In the run-up to the presidential primary, Floridians heard a lot of insults but relatively little about the issues that really matter to our state. We deserved more of an explanation of where the presidential candidates stand on NASA, as well as a firm commitment to adequately fund the next generation of space exploration.
NASA often becomes a punching bag when administrations change, and that’s why space must be on the agenda during this presidential election.
This administration has admirably set in motion new initiatives in both low-earth orbit commercial space operations and deep space and interplanetary exploration. Under this approach, NASA has returned to its core mission of reaching for the stars. The agency that brought man to the moon could focus on taking humans to Mars. Its scientists, engineers and industry partners were freed up to build the heavy lift rocket — NASA’s new Space Launch System (SLS), which will carry a crew capsule to Mars and beyond.
As NASA focuses on completing the SLS, private companies are taking over the job of ferrying crews and cargo into low-earth orbit. With NASA’s help, these companies are building new spacecraft and inventing new flight technologies. These programs have created thousands of jobs, and inspired unprecedented private sector investments. Companies vie to make space flight as routine as airplane travel is today.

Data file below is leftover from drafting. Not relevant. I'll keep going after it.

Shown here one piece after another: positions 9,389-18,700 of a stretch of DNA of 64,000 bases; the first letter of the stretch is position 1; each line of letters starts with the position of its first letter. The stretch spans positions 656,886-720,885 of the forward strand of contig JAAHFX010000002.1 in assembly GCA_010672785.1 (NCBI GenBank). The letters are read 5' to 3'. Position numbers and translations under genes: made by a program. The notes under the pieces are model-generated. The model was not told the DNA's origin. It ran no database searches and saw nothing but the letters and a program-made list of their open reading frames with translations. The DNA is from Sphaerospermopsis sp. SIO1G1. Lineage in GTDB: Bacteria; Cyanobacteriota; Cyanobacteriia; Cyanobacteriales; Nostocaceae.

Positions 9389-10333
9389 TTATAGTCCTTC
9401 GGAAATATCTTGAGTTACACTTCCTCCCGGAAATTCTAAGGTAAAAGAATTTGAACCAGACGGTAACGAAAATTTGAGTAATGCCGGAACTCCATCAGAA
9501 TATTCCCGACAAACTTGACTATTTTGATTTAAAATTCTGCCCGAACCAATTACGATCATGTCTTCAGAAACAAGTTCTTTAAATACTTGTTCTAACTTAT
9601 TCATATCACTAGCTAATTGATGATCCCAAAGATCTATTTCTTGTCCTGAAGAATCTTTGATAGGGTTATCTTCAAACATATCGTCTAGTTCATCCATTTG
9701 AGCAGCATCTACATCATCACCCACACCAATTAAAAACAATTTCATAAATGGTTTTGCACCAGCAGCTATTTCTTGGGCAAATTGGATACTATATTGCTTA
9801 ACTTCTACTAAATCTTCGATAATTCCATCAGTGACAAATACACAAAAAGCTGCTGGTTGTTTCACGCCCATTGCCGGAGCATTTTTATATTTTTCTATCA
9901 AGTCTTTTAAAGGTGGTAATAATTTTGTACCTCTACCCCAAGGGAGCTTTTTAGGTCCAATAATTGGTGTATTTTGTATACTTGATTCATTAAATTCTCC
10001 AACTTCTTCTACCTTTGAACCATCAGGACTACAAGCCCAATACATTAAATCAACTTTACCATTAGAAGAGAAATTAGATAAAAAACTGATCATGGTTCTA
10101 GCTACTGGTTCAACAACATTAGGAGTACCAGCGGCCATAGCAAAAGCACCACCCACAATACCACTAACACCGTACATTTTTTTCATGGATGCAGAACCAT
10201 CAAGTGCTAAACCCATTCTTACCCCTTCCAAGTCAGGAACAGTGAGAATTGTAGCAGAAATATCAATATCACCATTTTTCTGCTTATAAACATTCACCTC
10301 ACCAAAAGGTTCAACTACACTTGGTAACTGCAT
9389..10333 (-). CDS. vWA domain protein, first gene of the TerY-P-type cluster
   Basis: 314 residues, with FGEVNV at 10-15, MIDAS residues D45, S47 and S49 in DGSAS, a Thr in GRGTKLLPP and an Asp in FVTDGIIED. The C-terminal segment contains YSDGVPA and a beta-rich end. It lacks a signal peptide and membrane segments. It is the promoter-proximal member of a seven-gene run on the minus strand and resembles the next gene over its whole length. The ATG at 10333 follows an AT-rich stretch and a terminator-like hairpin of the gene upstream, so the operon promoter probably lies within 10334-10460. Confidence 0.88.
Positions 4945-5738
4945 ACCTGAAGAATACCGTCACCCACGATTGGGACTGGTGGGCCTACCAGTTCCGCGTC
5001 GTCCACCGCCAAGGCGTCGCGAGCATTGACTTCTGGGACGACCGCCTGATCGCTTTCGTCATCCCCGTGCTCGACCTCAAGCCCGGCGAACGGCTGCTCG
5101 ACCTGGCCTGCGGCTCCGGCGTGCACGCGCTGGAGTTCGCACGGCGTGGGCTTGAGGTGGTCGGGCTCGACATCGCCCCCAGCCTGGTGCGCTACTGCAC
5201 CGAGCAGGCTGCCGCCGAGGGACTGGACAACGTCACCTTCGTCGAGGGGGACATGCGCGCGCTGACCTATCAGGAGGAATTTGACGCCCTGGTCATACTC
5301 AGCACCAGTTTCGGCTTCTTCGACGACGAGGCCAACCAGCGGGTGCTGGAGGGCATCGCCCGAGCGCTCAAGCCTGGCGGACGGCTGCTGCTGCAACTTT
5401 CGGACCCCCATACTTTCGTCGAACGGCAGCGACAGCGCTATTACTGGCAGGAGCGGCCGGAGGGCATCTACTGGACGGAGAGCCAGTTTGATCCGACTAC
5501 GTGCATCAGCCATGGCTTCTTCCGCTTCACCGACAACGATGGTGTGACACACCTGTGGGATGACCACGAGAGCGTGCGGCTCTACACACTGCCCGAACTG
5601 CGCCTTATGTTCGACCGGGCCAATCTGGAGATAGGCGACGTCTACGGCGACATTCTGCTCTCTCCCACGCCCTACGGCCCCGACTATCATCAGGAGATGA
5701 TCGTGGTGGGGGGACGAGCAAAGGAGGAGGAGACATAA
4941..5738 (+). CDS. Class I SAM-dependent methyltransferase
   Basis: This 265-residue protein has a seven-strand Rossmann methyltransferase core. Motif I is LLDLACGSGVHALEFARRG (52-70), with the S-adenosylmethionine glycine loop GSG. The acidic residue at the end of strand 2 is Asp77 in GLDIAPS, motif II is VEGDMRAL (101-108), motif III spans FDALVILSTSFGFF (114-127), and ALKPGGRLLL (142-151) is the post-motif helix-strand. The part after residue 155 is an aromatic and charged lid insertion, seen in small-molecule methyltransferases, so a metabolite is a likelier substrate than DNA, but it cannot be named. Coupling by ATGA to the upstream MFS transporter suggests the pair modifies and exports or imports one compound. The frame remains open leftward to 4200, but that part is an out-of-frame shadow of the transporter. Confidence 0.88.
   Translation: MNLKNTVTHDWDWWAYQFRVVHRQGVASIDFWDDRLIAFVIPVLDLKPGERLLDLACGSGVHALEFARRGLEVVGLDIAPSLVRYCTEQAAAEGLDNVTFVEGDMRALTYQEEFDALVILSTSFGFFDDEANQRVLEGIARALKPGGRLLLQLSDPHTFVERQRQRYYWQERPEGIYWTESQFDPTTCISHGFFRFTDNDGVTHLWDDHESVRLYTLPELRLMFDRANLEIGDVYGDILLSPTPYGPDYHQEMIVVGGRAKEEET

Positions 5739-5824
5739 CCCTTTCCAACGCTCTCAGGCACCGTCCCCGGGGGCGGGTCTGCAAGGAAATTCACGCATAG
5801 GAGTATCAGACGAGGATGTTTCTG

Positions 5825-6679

Those seeking to be our next president should be asked if they are committed to America’s leadership in space. Do they believe we should have continuity in our long-term space program? As president, will they invest in the programs like SLS that will allow astronauts to travel to Mars and beyond?
The next president has the opportunity to launch the next era of human space exploration. Let’s hope wisdom prevails.
Florida A&M University,